Thus, in one embodiment, one of the added substituents is a hydrogen, and the other one is selected from the group consisting of hydrogen; halo such as fluoro, chloro, bromo or iodo; hydroxy; lower alkoxy; amino; amide; sulfhydryl; or an organosulfide. For example, the Markovnikov addition of water provides a substituent structure analogous to a hematoporphyrin ring system at the relevant ring. The vinyl group can also be oxidized to obtain, as a substituent in the R4-position, —CH2OH, —CHO, or —COOH or its salts or esters. The addition or oxidation products can themselves also be substituted if the added substituents are functional leaving groups. For example, when Br is a substituent, it may be replaced by such moieties as —OH, —OR where R is alkyl (1-6C) as described above, halo, —NH2, —NHR, —NR2 and the like.
 Thus, in general, R4 represents any substituents to which the vinyl group —CH═CH2 is readily converted by cleavage or addition, and further substituents formed by the reaction of leaving good groups with additional moieties. Preferably, however, R4 is vinyl (—CH═CH2); —CHOR4′ where R4′ is H or alkyl (1-6C), optionally substituted with a hydrophilic substituent such as —CH2OH; —CHO; —COOR4′ such as COOH or —COOCH3; —CH(OR4′)CH3 such as —CH(OH)CH3 or —CH(OCH3)CH3; —CH(OR4′)CH2OR4′; —CH(OH)CH2OH; —CH(SR4′)CH3 such as —CH(SCH3)CH3 and the disulfide thereof; —CH(NR4′)CH3; —CH(CN)CH3; —CH(pyridinium bromide)CH3; —CH(COOR4′)CH3; —CH(COOCR4′)CH3; —CH2(halo)CH3 such as —CHBrCH3; or —CH(halo)CH2(halo). Alternatively, R4 can be an organic group of less than 12 carbon atoms resulting from the direct or indirect derivatization of vinyl. Or R4 can provide additional porphyrin or porphyrin-related ring systems, such as a group containing from 1-3 tetrapyrrole-type nuclei of the formula —L—P, as defined below. Those compounds in which R4 is —CH═CH2, —CH(OH)CH3, —CH(halo)CH3, or a group containing 1-3 tetrapyrrole-type nuclei of the formula —L—P, as defined below, are preferred.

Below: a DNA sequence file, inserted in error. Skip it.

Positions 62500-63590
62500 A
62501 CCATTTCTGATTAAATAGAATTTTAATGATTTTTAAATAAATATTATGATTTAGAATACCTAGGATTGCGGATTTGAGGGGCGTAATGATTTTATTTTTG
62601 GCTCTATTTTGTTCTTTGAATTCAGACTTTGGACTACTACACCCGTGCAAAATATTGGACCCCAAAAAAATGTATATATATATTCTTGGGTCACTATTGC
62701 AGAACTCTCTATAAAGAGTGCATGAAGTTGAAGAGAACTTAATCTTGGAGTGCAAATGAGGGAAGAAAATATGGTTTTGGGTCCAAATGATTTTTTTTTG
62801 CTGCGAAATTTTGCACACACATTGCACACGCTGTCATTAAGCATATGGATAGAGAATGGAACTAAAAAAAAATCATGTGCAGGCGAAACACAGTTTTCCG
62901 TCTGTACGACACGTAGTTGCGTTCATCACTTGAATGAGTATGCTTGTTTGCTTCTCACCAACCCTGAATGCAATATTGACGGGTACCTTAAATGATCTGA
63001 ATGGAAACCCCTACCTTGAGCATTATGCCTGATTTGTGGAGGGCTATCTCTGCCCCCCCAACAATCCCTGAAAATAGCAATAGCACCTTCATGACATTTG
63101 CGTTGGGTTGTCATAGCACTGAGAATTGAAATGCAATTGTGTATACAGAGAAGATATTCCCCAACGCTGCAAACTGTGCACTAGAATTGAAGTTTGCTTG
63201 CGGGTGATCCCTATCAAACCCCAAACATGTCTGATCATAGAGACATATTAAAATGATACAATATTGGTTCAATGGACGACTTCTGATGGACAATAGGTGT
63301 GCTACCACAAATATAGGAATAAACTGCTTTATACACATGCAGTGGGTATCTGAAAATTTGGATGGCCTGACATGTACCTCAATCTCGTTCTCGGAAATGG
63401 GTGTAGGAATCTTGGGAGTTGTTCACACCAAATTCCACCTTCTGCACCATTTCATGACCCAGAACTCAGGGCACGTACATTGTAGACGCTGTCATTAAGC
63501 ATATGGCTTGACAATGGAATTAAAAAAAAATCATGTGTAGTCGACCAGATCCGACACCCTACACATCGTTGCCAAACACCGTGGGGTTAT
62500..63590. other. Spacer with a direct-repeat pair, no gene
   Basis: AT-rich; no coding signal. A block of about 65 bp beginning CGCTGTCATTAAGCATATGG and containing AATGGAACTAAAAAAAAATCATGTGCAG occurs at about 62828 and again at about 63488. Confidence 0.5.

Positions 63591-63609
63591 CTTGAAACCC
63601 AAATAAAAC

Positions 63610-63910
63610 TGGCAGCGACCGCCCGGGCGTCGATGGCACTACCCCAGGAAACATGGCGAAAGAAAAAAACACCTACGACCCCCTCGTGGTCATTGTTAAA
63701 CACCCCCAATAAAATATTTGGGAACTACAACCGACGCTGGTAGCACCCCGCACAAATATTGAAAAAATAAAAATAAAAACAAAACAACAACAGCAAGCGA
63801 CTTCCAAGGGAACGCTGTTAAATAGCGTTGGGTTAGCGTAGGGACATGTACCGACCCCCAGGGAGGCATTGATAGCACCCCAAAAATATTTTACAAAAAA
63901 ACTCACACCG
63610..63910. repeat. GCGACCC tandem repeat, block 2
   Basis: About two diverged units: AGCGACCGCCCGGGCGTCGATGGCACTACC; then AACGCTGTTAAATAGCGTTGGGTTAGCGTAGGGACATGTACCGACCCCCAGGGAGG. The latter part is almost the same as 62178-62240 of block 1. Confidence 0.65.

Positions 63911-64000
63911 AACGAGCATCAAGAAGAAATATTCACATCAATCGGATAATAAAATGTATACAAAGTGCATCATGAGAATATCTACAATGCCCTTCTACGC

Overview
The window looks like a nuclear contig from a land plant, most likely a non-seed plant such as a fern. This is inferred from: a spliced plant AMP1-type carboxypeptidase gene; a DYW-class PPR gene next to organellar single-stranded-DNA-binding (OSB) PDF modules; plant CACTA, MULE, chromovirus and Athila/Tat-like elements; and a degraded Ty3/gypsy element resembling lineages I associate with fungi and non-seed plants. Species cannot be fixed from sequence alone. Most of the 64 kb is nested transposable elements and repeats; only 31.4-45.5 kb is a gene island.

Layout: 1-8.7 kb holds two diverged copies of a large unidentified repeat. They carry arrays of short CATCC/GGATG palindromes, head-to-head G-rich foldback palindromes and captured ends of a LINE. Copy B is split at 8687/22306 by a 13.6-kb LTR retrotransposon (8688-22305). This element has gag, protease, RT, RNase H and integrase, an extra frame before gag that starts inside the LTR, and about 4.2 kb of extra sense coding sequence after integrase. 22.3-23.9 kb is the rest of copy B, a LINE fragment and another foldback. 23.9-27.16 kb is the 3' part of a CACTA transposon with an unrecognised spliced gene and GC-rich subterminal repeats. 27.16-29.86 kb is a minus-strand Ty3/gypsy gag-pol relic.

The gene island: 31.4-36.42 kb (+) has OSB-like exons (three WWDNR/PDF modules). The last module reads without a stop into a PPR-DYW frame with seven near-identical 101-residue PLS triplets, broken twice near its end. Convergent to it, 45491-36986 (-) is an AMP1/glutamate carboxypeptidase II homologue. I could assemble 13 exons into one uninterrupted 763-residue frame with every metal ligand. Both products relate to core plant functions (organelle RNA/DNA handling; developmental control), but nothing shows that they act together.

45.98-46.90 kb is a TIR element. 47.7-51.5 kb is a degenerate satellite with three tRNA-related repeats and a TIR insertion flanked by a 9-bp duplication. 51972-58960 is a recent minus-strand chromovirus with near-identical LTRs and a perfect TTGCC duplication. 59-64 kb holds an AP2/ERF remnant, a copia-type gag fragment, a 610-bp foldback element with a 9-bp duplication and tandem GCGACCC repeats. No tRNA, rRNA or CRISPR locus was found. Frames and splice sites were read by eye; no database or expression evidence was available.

As used herein, the term “tetrapyrrole-type nucleus” represents a four-ring system of the skeleton:
 or a salt, ester, amide, or acylhydrazone thereof, which is highly conjugated. It includes the porphyrin system, which is in effect a completely conjugated system; the chlorin system, which is in effect a dihydro form of the porphyrin; and the reduced chlorin system, which is a tetrahydro form of the conjugated porphyrin system. When “porphyrin” is specified, the completely conjugated system is indicated. Green porphyrins are effectively a dihydro form of the porphyrin system.